I have been using the api end point to get the data into the jupyter notebook.

signature1 = '34025020e068f8204ca2174832747ef815aa3b65'
series2 = cli.get_performance_data('mozilla-inbound', interval=12909600,signatures=signature1)[signature]

However, on trying to 
generate new alerts via generate_new_alerts_in_series(signature) it seemed an object of type PerformanceSignature was needed, passing the signature1 to generated_new_alerts was not working. 

is there any other way to generate alerts than calling generate_new_alerts_in_series
Ah yes, if you want to actually generate new alerts in the series, you'd need to import stuff into the database. I was thinking you'd just call the various functions in the standalone alert code and inspect the results from the jupyter notebook. 

If we're happy with the results that giving us, I think we can just go ahead and tweak the code (making sure that the treeherder unit tests still pass, of course:
Hi Akhilesh, are you still working on this? If you don't have time, no worries, but I'd like to be able to give this to someone else in that case.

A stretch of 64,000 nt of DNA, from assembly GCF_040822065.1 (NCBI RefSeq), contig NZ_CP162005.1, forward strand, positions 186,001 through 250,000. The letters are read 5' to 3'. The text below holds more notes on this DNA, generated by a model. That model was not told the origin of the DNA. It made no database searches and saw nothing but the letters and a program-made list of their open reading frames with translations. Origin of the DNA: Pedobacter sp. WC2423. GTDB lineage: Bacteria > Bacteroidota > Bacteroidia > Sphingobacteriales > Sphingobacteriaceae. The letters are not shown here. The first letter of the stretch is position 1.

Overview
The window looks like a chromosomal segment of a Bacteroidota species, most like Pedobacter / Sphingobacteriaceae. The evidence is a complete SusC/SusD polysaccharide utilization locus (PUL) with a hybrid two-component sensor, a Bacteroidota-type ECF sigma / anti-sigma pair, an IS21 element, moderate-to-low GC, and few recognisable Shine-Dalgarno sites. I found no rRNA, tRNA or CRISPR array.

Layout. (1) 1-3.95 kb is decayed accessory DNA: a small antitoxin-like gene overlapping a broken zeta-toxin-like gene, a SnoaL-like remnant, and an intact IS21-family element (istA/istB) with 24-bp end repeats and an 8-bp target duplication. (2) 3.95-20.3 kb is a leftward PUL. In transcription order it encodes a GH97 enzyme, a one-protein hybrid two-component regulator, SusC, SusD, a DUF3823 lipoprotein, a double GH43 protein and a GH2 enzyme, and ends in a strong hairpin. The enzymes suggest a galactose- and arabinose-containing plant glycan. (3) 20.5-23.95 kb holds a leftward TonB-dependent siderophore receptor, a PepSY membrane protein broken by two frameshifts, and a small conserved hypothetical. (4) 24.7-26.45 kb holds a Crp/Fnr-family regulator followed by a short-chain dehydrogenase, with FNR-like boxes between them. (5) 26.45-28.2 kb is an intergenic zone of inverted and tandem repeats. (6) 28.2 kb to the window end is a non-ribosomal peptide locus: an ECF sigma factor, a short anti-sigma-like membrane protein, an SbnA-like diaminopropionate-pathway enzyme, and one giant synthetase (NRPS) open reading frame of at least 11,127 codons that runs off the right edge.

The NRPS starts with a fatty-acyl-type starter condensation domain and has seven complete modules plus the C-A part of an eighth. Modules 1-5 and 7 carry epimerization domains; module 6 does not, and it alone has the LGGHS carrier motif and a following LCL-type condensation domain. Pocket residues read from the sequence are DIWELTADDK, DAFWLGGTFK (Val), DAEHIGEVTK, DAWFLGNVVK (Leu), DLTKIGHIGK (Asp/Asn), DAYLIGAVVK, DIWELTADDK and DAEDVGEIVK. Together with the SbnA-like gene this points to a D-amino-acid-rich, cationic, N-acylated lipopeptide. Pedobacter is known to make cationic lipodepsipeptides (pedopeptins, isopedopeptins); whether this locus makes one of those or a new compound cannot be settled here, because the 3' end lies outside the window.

Flags: needinfo?(akhileshpillai)
Please reassign it, I should have pinged you earlier, sorry about that.
Flags: needinfo?(akhileshpillai)
(In reply to Akhilesh Pillai from comment #12)
> Please reassign it, I should have pinged you earlier, sorry about that.

No problem! Thanks for your work on it.
Assignee: akhileshpillai → nobody
Priority: -- → P5
Priority: P5 → P3
Type: defect → enhancement

Have we resumed similar discussions on this matter? I'm asking because of the recent interest in improving the alerting algorithms.

Flags: needinfo?(klahnakoski)
Flags: needinfo?(dave.hunt)

Reducing the number of datapoints can be done with the Mann-Whitney-U (MWU), but it will not be a fabulous as you might imagine. The new MWU bases it's decision on p-value, and it will dictate the minimum number of points it needs to detect a step.

Furthermore, if we use numpy, then we should be able to remove the upper bound too with little cpu increase.

Assignee: nobody → klahnakoski
Depends on: 1601952
Flags: needinfo?(klahnakoski)
Flags: needinfo?(dave.hunt)
Assignee: klahnakoski → nobody
Whiteboard: [fxp]